Authors: Megan Nugen Isbell
“Try and get some rest,” she said, stroking Kathryn’s hair again.
Kathryn closed her eyes, wanting to erase the nightmare from her mind, but the moment her eyelids closed the horrific image of Ben tangled among the tubes, lying helplessly in the hospital bed
, consumed her. She shook her head trying to banish the memory from her thoughts, but it wouldn’t go away. She opened her eyes quickly and met the gaze of her mother, who looked down at her with worried eyes.
“I close my eyes and all I see is him,” she cried.
“I’m so sorry,” her mom said. She folded down the covers and crawled in bed next to her daughter, wrapping her in her arms. Kathryn’s tears soon soaked her mother’s shirt and showed no signs of stopping.
“Why is this happening?” Kathryn asked in vain, knowing it was a question that could not be answered.
“I don’t know honey…I don’t know.”
Her father sat
down at the foot of the bed holding a glass of water.
“Why don’t you take these
, honey?” he said holding out the glass and two white pills to her.
“What are these?” she questioned.
“It’s just something to help you get some rest,” he explained. “It’ll help put your mind at ease.”
“Are you kidding me
, Dad?” Kathryn yelled. “You’ve got to be kidding me! Nothing is going to put me at ease. Not you, not Mom, and certainly not some kind of magic pill! Ben’s dead! He’s gone and he’s never coming back! Do you get that? He’s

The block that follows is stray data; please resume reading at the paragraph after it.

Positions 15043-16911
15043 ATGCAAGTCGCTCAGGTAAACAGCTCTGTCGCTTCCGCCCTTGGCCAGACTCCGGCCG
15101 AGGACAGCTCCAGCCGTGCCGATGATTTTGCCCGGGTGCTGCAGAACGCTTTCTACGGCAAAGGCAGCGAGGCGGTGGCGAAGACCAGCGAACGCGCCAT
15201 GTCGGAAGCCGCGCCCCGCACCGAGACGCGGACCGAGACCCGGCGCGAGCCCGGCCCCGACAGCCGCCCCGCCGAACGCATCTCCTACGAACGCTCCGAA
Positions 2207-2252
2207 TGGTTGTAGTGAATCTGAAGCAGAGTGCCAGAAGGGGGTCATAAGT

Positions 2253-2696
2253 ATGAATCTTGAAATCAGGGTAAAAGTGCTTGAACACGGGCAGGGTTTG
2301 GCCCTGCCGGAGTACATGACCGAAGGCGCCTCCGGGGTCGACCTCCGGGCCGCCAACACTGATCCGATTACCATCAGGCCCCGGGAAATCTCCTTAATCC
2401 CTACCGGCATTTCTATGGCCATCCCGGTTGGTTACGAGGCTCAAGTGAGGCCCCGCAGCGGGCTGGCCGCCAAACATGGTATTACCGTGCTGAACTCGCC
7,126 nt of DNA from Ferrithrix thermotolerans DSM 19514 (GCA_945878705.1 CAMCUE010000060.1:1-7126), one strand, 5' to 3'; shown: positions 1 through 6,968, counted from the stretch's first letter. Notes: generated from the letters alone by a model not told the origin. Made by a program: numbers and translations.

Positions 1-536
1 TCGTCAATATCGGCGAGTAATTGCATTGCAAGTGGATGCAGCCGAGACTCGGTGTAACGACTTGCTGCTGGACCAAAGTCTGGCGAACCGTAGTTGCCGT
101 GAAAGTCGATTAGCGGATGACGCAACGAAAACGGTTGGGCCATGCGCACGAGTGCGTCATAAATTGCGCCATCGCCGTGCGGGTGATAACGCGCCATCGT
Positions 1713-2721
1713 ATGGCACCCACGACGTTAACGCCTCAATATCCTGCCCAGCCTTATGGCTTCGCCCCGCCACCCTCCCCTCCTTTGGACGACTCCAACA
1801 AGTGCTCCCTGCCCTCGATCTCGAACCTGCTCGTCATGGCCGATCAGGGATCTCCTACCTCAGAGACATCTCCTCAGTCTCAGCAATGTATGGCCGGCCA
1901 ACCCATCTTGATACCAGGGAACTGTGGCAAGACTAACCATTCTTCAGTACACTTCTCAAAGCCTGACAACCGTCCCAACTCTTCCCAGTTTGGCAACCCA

!” she screamed diving toward her father, smacking the glass and pills from his hand. The glass landed harshly on the hardwood floor, shattering into a thousand pieces among the puddle of clear liquid. Her father grabbed her tightly as Kathryn’s fists pounded against his chest. “He’s
!” she screamed again before giving up and collapsing in his arms. He held her as she hung limply in defeat. Her mother crawled out of bed and began cleaning up the mess on the floor. Her father picked her up again and without any protest from Kathryn, placed her back in bed.
“I’m sorry Dad,” she said quietly, but he knew he didn’t need to reply. “Can you get me those pills again?” she asked meekly a moment later, afraid to admit she wanted them, but knew she needed them. She wanted to close her eyes and escape this hell, even if it was just for a little while.
He nodded and left the room, returning a few moments later with a fresh glass of water and two new pills. She sat up just far enough to swallow them down and then returned her head to the pillow, curling up in a ball, trying to push down the torture that was consuming her. She squeezed her eyes shut tightly, willing all the images and thoughts of Ben, both good and bad, to stay away and let her be. She wanted to forget. She formed a black circle in her mind and focused all of her energy on concentrating on it to keep from letting any other thoughts in, but no matter how hard she tried, the visions of Ben found their way into her brain, causing the hole in her heart to grow larger with each tear and deeper with each breath. But soon, her head began to swim and she felt her body and mind relaxing, becoming tingly and calm from head to toe. Her thoughts all began to converge as one, meshing together until she couldn’t differentiate between one image and the next. Ben’s face swirled in her thoughts like a kaleidoscope, colors blending and separating creating indistinguishable pictures that were soon replaced with blackness and the feeling of falling until Kathryn was finally asleep and free from her pain.